The second special order was named Vladimir* by its owner. This Slavic first name is derived from the ancient term Volodimir, which literally means “domination by peace” or “peace to all.” This superlative watch is none other than one of the world’s most complicated timepieces. That is what its owner wanted, and Vacheron Constantin’s Atelier Cabinotiers gathered the resources to meet this very ambitious goal. As it began this extraordinary adventure and accepted this uncommon mechanical challenge, Vacheron Constantin knew it could count on its unusual expertise garnered over an uninterrupted span of more than 250 years in business. The Genevese Manufacture had demonstrated this during its quarter-millennial celebration in 2005 by designing and producing in its own workshops what was at the time the world’s most complicated wristwatch, the famous Tour de l’Ile. The Vladimir* model that has just left Ateliers Cabinotiers is even more complicated than that legendary model of 2005. The hand-wound mechanical movement of this unique Vladimir* watch drives no less than 17 complications. This exceptional movement, bearing the prestigious Hallmark of Geneva, has some 891 components, all hand-finished or hand-decorated at Vacheron Constantin. It is both a technical and aesthetic triumph that took Atelier Cabinotiers and its top-flight watchmakers four years to develop.
Just one look at the Vladimir*’s main dial, which was hand-engraved on a rose engine at Atelier Cabinotiers, gives an indication of the complexity of this horological masterpiece and reveals an impressive array of complications, in addition to the usual display of hours and minutes. To begin with the supreme example, the very refined 60-second tourbillon mechanism stands out at 6 o’clock, while next to it at 3 o’clock appears the moon phase on a blue sky with a precision moon in gold, smiling or serious depending on the phase and hand-engraved by Atelier Cabinotiers craftsmen. To its right, a smaller counter with a small blued hand indicates the striking mechanism torque, i.e., whether the minute repeater mechanism is engaged. In addition to the hour and minute hands – one-of-a-kind pieces made especially for this watch –that travel around the slightly off-centre minute markers, the front side of the main dial provides a second time zone with day/night indicator at 11 o’clock. The power reserve indicator is located in the 9 o’clock sector, also enhanced by a 52-week indicator. At this point, we have already seen seven easily identifiable complications on a well-balanced dial – with all of the motifs and materials having been selected by the purchaser – that are perfectly legible and aesthetically flawless. As another sign of the personalisation evident throughout the entire creative process, the guilloché pattern on the dial was also chosen by the collector of this exceptional timepiece.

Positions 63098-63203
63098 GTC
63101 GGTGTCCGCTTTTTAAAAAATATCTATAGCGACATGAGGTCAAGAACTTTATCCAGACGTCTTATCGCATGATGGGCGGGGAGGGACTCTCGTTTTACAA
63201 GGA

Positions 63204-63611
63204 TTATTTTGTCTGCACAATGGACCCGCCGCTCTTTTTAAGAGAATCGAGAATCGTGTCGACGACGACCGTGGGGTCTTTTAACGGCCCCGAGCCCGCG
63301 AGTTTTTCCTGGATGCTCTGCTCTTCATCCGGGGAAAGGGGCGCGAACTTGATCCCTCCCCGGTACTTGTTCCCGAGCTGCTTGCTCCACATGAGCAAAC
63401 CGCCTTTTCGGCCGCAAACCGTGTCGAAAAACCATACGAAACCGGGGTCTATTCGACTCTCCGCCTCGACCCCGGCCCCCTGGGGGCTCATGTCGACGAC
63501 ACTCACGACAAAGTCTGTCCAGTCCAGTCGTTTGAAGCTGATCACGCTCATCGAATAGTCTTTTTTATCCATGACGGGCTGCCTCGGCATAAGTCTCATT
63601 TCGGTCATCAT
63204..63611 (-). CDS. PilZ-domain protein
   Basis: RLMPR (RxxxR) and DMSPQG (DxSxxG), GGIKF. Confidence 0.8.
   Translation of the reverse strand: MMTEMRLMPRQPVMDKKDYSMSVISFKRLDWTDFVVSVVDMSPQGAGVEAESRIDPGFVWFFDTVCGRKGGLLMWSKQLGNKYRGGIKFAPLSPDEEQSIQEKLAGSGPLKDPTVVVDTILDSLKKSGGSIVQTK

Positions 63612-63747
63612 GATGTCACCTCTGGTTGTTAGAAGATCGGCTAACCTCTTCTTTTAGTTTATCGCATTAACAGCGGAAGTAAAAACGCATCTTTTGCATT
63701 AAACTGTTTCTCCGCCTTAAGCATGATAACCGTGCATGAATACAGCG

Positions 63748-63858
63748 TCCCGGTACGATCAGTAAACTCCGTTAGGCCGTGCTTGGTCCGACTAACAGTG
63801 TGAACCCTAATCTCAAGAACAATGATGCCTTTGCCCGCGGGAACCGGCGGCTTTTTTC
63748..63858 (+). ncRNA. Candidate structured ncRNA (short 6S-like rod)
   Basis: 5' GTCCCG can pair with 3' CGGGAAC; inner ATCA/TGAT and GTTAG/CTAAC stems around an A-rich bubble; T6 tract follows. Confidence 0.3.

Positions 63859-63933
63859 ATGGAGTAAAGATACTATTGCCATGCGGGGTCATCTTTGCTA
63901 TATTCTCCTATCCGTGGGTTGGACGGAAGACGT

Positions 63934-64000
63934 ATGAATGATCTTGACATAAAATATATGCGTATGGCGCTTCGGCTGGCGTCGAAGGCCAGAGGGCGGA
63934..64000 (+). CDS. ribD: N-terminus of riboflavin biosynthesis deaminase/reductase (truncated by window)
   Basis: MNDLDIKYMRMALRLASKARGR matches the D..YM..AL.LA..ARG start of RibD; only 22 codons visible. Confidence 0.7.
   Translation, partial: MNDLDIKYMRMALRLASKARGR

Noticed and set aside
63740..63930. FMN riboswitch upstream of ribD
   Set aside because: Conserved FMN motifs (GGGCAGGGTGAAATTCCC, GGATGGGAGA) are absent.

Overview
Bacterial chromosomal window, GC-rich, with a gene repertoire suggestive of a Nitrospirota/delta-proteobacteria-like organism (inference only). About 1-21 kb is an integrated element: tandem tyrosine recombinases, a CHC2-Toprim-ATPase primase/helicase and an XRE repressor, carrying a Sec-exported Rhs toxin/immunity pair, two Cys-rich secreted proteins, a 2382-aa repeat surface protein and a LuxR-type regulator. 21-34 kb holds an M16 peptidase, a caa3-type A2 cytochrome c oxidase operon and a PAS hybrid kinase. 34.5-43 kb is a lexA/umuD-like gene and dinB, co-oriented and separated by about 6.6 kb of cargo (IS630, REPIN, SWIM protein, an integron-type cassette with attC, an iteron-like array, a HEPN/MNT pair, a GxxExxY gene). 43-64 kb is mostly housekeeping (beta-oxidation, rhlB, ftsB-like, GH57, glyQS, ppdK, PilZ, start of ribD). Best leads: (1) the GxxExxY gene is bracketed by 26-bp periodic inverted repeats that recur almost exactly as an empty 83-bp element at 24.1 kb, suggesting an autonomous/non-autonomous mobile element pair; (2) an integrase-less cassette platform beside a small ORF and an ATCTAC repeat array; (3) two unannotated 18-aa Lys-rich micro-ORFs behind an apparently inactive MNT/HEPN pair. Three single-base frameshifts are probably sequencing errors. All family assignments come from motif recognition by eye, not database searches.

The back is no less admirable than the front, having a wealth of information that is pleasantly arranged, exciting, subtle and surprising. On the upper portion, the perpetual calendar dials are arranged in a triangle, displaying the days of the week, month and date from left to right. A small window at 1 o’clock shows the leap-year cycle. In the centre of the dial, a blued hand sweeps over a small sector devoted to the equation of time, the variable difference observable between true (solar) time and the time marked by clocks, which for convenience is divided into equal intervals. Two other pieces of astronomical information are conveyed by hands traversing two sectors at 4 o’clock and 8 o’clock: the time of sunrise and sunset. The list of functions ends in a blaze of glory with a precision sky chart of the northern hemisphere, as one rarely sees it.
This exceptional mechanical watch bearing the Hallmark of Geneva has a setting to match. The Vladimir*’s case is itself a work of art, epitomising the legendary expertise and nimble fingers of Atelier Cabinotiers’ artistic craftsmen. On the sides of this unique and imposing piece, which is 47 mm in diameter, the signs of the Chinese zodiac appear in bas-relief. The motifs and the bas-relief technique (which is extremely rare in watchmaking) used here were both done by request of the owner. Before getting to the heart of the matter with regard to the subject and materials, the designers showed the purchaser many sketches. The decision was then made to depict the signs of the zodiac on both sides of the case, which itself is made of 18-carat pink gold. In the end, the twelve figures – from the dragon through the rabbit and the rooster to the snake – were made to stand out slightly from the main body of 18-carat pink gold. It was a colossal task for the engravers – the twelve figures alone took more than six months – and required that a very special case first had to be made with extra-thick sides, from which the superfluous material was removed, carving roughly at first and then in very fine detail. As with every other timepiece from Vacheron Constantin’s workshop, the case was then polished very subtly, a task made all the more difficult by the fact that it absolutely must not destroy the engraver’s incredible work on the bas-reliefs. In order to meet the challenge and create this extremely complex and unique timepiece, Atelier Cabinotiers called on more than 20 experts and craftsmen. It was a Herculean effort for a watch that deserves to join the legendary ranks of exceptional watchmaking.